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Reptiles & Amphibians in general
Member Name: LittleEwok
Reptiles & Amphibians in general
Date: 29/12/04, updated on 02/02/05 (5100 review reads)
Advantages: very interesting, can be rewarding
Disadvantages: expensive outlay, animal welfare concerns.
Around the early to mid nineties there was a massive surge of interest in reptile and other unusual pets. Ordinary “pet superstores” like Pet City carried exotic creatures like iguanas, tarantulas and chipmunks.
A lot of kids (including me) longed to be part of this new ‘pet craze’ and begged their parents for snakes and lizards as new pets. At eleven years old, I got my wish (after ages of whining), my parents gave in and bought me Sampson, a gorgeous baby green iguana.
What people don’t often realise about reptile pets is that, when compared to mammals, the babies grow much larger proportionately to the size they are as infants. Baby iguanas are often no bigger than geckos, yet some grow to six feet long, and can be highly aggressive. The pet shop people didn’t tell us this, what they said was, reptiles are like fish, if you keep them in small tanks they wont grow, and full grown iguanas are only a couple of feet long. Apparently tales of deception like this were common in pet shops. Baby Indian pythons were sold as “ideal beginners snakes”, what the little tags on the tank forgot to mention is that these “beginners” snakes could reach eighteen foot in length, and whilst in expert hands could be as tame as puppies, in the wrong hands they could spell disaster. Boa constrictors which can reach 12 foot were re-named “red-tail boas” so unsuspecting parents would buy what they thought was a small boid snake for their kids or teens.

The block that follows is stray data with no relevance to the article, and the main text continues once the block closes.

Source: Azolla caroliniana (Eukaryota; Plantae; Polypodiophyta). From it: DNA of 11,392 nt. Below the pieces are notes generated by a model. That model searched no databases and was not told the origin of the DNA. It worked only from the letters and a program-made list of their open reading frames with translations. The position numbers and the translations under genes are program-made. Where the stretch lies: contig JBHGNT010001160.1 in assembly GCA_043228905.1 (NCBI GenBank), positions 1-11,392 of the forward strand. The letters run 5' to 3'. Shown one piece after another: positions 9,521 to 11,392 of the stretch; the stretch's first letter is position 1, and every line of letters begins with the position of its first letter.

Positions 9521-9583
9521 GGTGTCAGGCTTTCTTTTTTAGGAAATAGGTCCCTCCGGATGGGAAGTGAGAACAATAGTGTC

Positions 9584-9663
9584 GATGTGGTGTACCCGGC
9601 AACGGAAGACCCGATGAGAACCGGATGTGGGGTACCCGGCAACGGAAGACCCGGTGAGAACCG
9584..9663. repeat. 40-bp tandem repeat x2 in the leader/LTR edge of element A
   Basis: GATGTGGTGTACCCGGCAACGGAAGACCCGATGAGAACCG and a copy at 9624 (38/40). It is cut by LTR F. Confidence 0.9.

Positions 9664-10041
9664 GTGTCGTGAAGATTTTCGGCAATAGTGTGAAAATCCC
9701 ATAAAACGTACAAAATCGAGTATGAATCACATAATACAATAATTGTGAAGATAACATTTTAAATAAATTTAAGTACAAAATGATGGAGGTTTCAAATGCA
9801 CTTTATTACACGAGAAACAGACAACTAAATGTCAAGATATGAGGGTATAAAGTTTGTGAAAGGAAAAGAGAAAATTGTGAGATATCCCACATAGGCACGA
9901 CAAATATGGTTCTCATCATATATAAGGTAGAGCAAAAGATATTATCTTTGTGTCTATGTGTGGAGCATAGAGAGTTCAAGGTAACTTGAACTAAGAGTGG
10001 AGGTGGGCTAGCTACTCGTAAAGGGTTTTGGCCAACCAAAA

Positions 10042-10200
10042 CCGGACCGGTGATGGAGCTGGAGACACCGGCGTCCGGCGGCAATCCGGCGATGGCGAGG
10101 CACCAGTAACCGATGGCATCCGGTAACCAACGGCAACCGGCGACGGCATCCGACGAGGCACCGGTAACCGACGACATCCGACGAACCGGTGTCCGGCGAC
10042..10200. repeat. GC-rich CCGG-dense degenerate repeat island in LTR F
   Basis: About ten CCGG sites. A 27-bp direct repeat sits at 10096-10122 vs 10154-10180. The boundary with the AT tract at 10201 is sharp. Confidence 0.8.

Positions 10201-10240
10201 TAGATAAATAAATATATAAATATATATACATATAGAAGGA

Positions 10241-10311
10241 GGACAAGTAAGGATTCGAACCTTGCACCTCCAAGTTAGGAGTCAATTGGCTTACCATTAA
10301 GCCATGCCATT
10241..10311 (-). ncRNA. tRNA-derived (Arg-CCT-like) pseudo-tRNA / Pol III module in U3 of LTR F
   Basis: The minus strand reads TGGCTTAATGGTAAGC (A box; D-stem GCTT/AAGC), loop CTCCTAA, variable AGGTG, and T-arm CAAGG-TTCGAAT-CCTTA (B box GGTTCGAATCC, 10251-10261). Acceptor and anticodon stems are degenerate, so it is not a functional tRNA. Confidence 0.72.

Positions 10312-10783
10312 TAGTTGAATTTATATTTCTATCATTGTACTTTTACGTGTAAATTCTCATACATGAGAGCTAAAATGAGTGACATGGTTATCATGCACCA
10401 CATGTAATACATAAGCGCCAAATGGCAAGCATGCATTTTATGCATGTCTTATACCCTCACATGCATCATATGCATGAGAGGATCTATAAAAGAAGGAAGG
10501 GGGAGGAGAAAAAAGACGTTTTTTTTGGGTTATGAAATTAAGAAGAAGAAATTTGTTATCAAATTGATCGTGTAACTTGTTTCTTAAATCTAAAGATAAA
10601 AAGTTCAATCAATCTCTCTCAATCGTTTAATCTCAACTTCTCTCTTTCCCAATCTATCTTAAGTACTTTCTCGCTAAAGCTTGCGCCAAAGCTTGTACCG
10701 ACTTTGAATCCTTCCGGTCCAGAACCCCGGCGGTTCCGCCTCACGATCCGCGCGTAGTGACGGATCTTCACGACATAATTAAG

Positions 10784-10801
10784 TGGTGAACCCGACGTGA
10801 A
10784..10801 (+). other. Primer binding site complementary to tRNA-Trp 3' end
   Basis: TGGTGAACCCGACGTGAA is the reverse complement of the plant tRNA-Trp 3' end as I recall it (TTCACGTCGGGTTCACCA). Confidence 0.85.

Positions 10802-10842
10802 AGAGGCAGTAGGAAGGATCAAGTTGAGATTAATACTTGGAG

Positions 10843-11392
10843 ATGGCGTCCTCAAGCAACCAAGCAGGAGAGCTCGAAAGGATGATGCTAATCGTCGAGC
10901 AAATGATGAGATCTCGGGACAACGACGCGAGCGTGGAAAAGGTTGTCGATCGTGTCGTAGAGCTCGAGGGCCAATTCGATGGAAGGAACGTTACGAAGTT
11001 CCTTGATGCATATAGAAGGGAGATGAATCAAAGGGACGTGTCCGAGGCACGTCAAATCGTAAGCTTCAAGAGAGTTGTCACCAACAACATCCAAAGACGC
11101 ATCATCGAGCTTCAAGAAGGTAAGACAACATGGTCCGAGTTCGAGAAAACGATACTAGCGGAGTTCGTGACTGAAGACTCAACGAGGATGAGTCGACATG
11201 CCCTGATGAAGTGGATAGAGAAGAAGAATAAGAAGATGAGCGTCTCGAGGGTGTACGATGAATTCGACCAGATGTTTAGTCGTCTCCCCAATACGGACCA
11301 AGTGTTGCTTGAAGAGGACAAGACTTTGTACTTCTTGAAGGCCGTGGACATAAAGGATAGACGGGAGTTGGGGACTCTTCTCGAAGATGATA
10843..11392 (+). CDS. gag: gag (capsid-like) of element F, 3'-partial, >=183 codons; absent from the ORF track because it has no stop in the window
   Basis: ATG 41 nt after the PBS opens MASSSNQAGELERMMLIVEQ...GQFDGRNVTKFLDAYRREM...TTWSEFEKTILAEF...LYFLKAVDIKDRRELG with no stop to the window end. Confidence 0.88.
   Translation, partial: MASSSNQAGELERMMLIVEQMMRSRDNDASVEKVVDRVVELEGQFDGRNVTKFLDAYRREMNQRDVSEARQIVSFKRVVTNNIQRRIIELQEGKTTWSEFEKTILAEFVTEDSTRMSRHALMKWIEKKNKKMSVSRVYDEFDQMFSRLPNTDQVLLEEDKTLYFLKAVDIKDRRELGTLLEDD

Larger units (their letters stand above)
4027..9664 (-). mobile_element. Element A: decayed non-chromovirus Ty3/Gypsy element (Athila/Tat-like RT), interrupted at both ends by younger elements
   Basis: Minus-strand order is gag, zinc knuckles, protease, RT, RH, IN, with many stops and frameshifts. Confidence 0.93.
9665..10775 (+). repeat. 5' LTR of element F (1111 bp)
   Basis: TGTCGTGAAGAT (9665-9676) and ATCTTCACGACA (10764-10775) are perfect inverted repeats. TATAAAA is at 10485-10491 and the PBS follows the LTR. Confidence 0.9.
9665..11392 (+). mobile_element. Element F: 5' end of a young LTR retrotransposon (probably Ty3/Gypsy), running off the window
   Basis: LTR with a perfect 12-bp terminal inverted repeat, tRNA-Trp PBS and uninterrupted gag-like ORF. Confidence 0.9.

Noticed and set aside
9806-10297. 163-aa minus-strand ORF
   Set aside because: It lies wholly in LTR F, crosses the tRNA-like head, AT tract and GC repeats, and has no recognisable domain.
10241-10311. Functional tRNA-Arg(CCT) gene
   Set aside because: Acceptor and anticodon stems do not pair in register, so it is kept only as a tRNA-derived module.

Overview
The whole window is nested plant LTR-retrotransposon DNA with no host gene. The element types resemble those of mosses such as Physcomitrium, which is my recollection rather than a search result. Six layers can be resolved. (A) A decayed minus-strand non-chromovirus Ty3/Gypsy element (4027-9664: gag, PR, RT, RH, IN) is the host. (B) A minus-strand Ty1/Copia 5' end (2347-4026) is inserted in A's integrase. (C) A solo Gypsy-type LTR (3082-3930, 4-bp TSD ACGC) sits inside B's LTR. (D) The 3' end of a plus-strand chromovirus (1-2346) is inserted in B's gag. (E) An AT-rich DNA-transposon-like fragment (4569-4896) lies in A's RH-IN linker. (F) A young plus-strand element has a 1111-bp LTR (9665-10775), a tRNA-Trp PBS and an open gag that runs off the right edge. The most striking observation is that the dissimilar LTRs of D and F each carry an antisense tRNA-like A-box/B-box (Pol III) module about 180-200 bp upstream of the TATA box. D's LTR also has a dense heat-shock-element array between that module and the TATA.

Worse still were the tales of neglect behind these stories. While the common species of reptile are now captive bred, two decades ago this was not the case, we didn’t know enough about most species to replicate their breeding requirements in most cases, so the majority were wild caught…causing devastation to wild populations and massive stress to creatures who were born in the wild and were, essentially, still wild. They were stuffed in crates with other of the same species, or possibly of predator and prey species, tonnes of them squashed into a box. Over 80% of all wild caught animals (this includes birds, tropical marine fish, and other animals) die on their way to the pet store, and the remaining ones often die of stress or stress-related illness. These reptiles were then sold to pet shops, who often had no idea how to care for them (we were told that green iguanas would live happily on a diet of all-bran, weetabix and pinkie mice, when in fact they need a very expensive array of fresh vegetables plus vitamin and calcium supplements), and often stuck different species in tanks together, or too many of the same species, causing fights between them which might result in the loss of limbs. Prospective owners were told that reptiles were easy to care for pets, were often given the wrong food and housing requirements for each species, and were told that reptiles could be kept in ordinary all-glass aquariums (when in fact, most reptiles don’t realise glass is there, and would frequently run into the glass walls of the tank).
Anyway, this is the tale of Sampson. Fortunately for Sampson, I hadn’t taken the advice of the pet shops “Weetabix and pink mice” diet and knew that green iguanas were entirely vegetarian. Unfortunately for me I didn’t know that green iguanas need very specialised diets, and I went on to feed Sampson a diet of ordinary salad ingredients plus fruit. After a few months I noticed that Sampson was growing rather big for his two-foot fish tank, so I invested in a four-foot one instead.
Imagine my consternation when Sampson KEPT growing, and more importantly, my parents consternation. Luckily for me, I had handled Sampson daily since I bought him, so he was very tame, because soon he was over four foot long, had a tail that could probably break a childs arm and a very painful bite. I purchased a book on green iguanas and found out, again to my dismay, that Sampson could grow another two feet, needed a much more specialised diet than I was offering him, and could become very aggressive during the breeding season as an adult, no matter how tame he was now. I also learned that, cared for properly, he could reach twenty years old…twice what the age the pet shop employee had quoted me.